Lovely read. I am sorting through a lot of these emotions as we speak. Most have to do with my childhood and my parents divorcing at an early age and not being part of my fathers family. I took it upon myself to develop a relationship with them and finally, after many years, I am a true part of the entire family, aunts, uncles, cousins. It is a great feeling finally letting go of all the resentment and hostility, but there are still many little things to work through. True though, I feel a huge weight has been lifted off my shoulders. I would hate to think about losing a child or something that delicate, I may not be quite as inclined to ever forgive, but I certainly see the need for it.
Kebba Buckley Button said:
Melody, thanks! And thanks for sharing about family and forgiveness. At 62, I have come a long road since an unpleasant childhood and many unpleasant memories of interactions with relatives. However, by being the person I am, by forgiving (silently, of course, not saying it to them), and by bringing Love to the picture many times, I now find us in a largely healthy, joyful, and mutually loving family relationship! So you really struck a chord with me, sharing your story. Thank you so much! Blessings to you!
Alana Mautone (@RamblinGarden) said:
This is a “deep breath before commenting” moment because my community of Binghamton, NY was hit by a mass shooting in 2009- in fact, that was the impetus for me starting my blog. In 2009, an immigrant entered a classroom for adult immigrants, and shot the teacher and 12 others dead (4 others survived) before taking his own life. The dead ranged in age from 22 to 72. A member of our community also died at Newtown (the school psychologist.) Let me tell you what happened to the parents of the Binghamton shooter. They had to move out of the area. I honestly don’t think anyone could know how they would react if their child was murdered unless it actually happened. The Amish live their beliefs daily, and I have a great deal of respect for them. I don’t know what I would do. I would hope that, if the surviving family of the perpetrator had no part of it, that I could somehow embrace them – but I also hope I never have the opportunity to find out. As for the shooter him/herself if the person survived- that is another question.
Kebba Buckley Button said:
Alana, wow! I remember now. I did a year of grad school in Binghamton, but well before the mass shooting. Notice, in this article, I didn’t try to name or enumerate all the mass shootings/bombings in just the US, even in just the last few years. I only isolated the one community, where the extraordinary forgiveness took place. It’s shocking, but unsurprising, that the Binghamton shooter’s parents had to move. Who would want those memories of a child’s drastic choices? Let alone the constant commentary from the community. It’s so complex. Could you forgive your son/daughter for doing such a thing, then killing him/herself? Like you, I hope I never have the opportunity to find out. Thanks for your exquisite thoughtfulness.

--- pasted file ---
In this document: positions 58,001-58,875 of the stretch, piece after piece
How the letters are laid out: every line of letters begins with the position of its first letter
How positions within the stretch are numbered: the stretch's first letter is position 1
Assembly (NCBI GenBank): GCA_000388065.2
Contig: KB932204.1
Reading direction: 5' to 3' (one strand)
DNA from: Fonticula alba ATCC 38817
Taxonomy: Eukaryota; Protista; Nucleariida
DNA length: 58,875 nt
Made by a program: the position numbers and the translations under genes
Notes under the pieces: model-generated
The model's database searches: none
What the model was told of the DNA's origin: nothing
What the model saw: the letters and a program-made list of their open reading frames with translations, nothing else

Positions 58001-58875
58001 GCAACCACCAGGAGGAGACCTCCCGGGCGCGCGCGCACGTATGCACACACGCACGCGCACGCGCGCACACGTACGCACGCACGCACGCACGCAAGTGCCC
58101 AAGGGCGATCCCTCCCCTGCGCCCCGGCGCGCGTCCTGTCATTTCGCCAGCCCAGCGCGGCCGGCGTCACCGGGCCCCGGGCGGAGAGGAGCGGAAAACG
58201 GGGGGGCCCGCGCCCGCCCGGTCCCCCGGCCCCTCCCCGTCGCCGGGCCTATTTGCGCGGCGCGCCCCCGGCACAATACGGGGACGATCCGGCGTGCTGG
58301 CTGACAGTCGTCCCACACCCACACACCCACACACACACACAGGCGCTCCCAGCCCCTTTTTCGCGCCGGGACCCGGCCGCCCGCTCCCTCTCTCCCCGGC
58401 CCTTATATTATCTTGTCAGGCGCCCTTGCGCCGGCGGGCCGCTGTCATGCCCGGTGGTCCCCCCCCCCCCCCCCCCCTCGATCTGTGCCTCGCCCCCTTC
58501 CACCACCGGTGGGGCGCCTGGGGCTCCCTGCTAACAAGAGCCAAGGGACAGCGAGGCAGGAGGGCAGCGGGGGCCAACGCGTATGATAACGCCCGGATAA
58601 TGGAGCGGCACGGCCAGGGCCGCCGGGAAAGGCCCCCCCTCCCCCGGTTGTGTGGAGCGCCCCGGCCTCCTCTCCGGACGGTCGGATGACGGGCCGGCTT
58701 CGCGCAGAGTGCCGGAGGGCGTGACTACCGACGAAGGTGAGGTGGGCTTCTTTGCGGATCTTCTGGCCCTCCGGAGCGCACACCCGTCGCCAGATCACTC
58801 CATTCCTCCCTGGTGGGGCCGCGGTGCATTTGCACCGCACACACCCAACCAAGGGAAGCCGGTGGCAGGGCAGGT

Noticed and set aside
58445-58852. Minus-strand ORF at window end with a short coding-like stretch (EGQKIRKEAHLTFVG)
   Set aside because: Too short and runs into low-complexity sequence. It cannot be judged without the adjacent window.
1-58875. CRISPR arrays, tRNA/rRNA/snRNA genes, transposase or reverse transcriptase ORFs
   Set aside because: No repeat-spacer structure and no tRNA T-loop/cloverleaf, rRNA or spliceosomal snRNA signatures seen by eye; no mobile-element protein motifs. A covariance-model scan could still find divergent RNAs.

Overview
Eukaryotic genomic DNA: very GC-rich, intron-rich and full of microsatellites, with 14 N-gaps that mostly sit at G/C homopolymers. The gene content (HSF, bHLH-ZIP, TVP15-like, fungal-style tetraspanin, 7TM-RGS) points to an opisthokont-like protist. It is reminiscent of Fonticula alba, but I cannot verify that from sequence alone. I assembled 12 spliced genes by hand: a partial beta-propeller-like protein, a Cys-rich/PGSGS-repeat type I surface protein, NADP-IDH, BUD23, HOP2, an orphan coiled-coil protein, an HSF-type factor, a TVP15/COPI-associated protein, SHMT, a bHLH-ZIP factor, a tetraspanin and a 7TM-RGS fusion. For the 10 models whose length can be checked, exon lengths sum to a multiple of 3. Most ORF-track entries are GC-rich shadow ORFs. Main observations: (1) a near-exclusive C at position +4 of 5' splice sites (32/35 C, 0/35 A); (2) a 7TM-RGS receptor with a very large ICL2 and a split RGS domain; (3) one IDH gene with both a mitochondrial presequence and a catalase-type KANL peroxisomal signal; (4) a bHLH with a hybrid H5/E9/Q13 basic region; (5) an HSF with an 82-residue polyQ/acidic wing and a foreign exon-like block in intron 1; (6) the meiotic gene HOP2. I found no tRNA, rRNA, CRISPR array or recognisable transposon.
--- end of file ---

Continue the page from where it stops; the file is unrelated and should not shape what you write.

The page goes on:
I’ve heard the story before but thanks for it again. I hang onto to feelings for long, long time. Hard to let go and forgive. It’s just coming to me now. Thanks for the article. It’s easier with an example to follow or try to.
Lovely post. Forgiveness is an interesting and touchy topic. A lot of people get upset when it’s suggested that they try to forgive, as it somehow seems like that makes what happened “okay.” Forgiving someone doesn’t make the act okay; it just means that you’re willing to let go of the pain. Thank you for a thought provoking post.
Kebba Buckley Button said:
Doree, you said it so beautifully. May I quote you in a future piece? If you don’t want your name attached, I can quote you without your name. I am so glad you enjoyed the post. We forgive for ourselves, not for them. Thanks so much for visiting and sharing.
You’re absolutely willing to quote me, and I don’t mind you using my name. I’m glad I said something to touch you as your post touched me.
Kebba Buckley Button said:
Doree, thanks so much! Auto-correct- so much to answer for- LOL!
*welcome… welcome to quote me… Gotta love autocorrect!
Teresa Coppens said:
I have to admit I’ve held onto to grudges for far too long. It is emotionally taxing and really more harmful to me than to anyone else. I can be hard to forgive, however, but the rewards if it can be done are life-changing. Great post!